Chaos in U.S. democracy is ‘no gift to autocrats’


Does the deepening of cracks in America’s political system actually boost the legitimacy of China and other authoritarian regimes? a prominent analyst asks.

The fact is that damage to America’s reputation doesn’t actually bolster the reputation of authoritarian states. There is no direct connection between the two, argues Maria Repnikova, a 2020-21 fellow at the Wilson Center, assistant professor of global communication at Georgia State University and the author of “Media Politics in China: Improvising Power Under Authoritarianism.”

Drawing on her research about political communication in authoritarian countries, especially China, she sees no reason to believe that even this hard a hit to America’s prestige will burnish the image of authoritarians elsewhere, she writes in the Times:

The storming of the U.S. Capitol and the dramatic political fallout from that isn’t a gift for authoritarian leaders bent on denouncing America’s shortcomings so much as an opportunity for America to rebuild itself and its image worldwide. It is how America itself handles this crisis in the weeks and months ahead that will determine how this story, and America at large, ultimately is perceived by people in China, Russia and beyond.

Autocrats around the world reveled in the mayhem that broke out in the U.S. Capitol on January 6. On closer inspection, however, authoritarians have little to celebrate, argues Daniel Twining, President of the International Republican Institute, a core institute of the National Endowment for Democracy (NED). The events of Jan. 6 prove that democracy is not a cure-all, but its institutions are a bulwark against mob rule, civil war, and tyranny, he writes in Foreign Affairs.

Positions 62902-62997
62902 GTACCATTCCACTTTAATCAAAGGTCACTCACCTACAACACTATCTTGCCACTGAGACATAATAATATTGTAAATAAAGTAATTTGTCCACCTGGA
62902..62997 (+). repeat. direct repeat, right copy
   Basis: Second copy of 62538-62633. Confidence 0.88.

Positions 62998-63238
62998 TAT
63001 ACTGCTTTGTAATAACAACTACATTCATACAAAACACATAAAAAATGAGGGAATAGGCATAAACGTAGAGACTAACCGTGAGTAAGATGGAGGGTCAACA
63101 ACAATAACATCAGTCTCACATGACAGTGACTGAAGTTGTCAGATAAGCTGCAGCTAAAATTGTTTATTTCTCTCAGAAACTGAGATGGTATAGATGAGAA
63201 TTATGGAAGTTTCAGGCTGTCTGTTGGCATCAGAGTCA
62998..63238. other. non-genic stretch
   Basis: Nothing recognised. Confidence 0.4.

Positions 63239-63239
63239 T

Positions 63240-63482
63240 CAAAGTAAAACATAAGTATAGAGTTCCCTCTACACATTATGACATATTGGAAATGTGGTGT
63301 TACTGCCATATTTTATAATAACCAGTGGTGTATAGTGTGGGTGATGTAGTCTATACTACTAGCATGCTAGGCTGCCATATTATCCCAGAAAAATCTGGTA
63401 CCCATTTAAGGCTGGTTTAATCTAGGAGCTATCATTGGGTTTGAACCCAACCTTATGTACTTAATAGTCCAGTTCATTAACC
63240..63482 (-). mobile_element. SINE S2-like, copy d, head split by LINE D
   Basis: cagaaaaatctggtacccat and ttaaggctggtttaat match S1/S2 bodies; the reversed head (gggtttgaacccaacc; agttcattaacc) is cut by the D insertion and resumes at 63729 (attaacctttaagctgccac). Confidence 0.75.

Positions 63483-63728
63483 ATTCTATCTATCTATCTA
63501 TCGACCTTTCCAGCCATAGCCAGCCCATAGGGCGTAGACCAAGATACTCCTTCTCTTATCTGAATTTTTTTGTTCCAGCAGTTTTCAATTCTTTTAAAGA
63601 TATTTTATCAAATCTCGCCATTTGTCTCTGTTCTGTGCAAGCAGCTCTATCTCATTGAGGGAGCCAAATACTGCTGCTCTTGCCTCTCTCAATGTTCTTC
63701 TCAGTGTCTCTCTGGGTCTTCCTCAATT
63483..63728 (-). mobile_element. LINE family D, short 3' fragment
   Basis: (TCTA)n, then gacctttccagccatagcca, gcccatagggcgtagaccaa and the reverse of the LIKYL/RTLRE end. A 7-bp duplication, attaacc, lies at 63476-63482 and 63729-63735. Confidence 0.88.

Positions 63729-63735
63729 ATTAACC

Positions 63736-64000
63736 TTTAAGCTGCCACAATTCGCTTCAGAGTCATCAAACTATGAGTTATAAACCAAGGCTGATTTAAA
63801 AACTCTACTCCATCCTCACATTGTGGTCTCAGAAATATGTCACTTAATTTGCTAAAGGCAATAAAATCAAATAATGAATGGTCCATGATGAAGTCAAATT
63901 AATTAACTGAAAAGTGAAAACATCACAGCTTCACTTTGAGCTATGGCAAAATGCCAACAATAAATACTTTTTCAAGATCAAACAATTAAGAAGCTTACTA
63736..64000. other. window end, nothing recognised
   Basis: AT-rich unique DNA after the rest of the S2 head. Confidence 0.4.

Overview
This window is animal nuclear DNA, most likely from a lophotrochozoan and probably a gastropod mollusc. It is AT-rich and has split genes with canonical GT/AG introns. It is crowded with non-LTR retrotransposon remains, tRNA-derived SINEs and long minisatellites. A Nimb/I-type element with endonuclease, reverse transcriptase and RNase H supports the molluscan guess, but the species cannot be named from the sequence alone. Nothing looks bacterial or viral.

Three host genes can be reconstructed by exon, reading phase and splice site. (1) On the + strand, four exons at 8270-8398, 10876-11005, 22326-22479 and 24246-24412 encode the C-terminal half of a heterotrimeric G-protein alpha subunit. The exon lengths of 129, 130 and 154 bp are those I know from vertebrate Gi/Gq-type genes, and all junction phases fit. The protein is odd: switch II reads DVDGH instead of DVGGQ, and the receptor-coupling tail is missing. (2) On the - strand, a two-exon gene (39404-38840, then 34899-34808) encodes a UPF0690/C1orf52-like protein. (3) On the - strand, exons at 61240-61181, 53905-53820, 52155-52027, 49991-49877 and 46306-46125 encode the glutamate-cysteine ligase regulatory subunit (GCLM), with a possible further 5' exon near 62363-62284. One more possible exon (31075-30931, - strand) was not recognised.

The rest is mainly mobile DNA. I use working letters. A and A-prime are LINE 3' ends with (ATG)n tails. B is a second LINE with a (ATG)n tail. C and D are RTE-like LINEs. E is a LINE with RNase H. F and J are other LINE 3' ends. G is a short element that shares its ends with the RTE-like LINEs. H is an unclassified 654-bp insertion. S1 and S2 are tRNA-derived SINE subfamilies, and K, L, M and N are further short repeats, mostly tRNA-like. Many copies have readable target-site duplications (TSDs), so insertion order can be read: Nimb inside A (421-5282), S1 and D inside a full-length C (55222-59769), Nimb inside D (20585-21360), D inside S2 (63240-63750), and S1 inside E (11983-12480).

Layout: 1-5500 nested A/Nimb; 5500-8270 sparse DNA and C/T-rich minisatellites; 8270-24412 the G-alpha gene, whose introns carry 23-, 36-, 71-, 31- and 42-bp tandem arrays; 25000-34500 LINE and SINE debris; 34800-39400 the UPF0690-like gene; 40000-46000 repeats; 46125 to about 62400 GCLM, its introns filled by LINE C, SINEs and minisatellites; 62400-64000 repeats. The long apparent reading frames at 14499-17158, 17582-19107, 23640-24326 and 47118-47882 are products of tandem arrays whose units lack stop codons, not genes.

The new Biden Administration must make democracy and human rights support a central component of a new American foreign policy. This can be done through strong rhetoric, personnel decisions, and global engagement, argues Nicole Bibbins Sedaca, the Kelly and David Pfeil Fellow at the George W. Bush Institute:

  • The president’s early speeches should reaffirm strong U.S. leadership in support of democracy and human rights globally, a commitment to bipartisanship and democracy at home, and a linkage between democracy and American security and prosperity. The new administration should shine a light on the plight of those suffering significant human rights abuses, from the Uighurs in China to the Rohingya forcibly displaced from Burma to the citizens of North Korea.
  • The new president should appoint or nominate senior staff within the White House, the State Department, the Defense Department, and U.S. Agency for International Development who will integrate democracy and human rights support into our broader national security, foreign policy, and development efforts.
  • Likewise, he should direct our security agencies to integrate democracy and protection of human rights into our national security planning and rhetoric.
  • His budget requests and programming should also reflect the centrality of democracy and human rights support in our foreign policy and aid decisions.
  • Finally, he should meet early in his administration with key democratic allies, including those from NATO, the European Union, Japan, and South Korea, as well as emerging democracies from each region, to reiterate the centrality of democracy in America’s global engagement and urge collaborative efforts to jointly strengthen global democracy and protect human rights.

National security institutions must better understand and tackle our crisis of democracy and the underlying economic, racial, and cultural grievances that fuel it, adds Jon Bateman, a fellow in the Cyber Policy Initiative of the Technology and International Affairs Program at the Carnegie Endowment for International Peace. And the U.S. government should harness its many experts on global democracy promotion, de-radicalization, and economic development—redeploying a portion of them to the home front, he contends.

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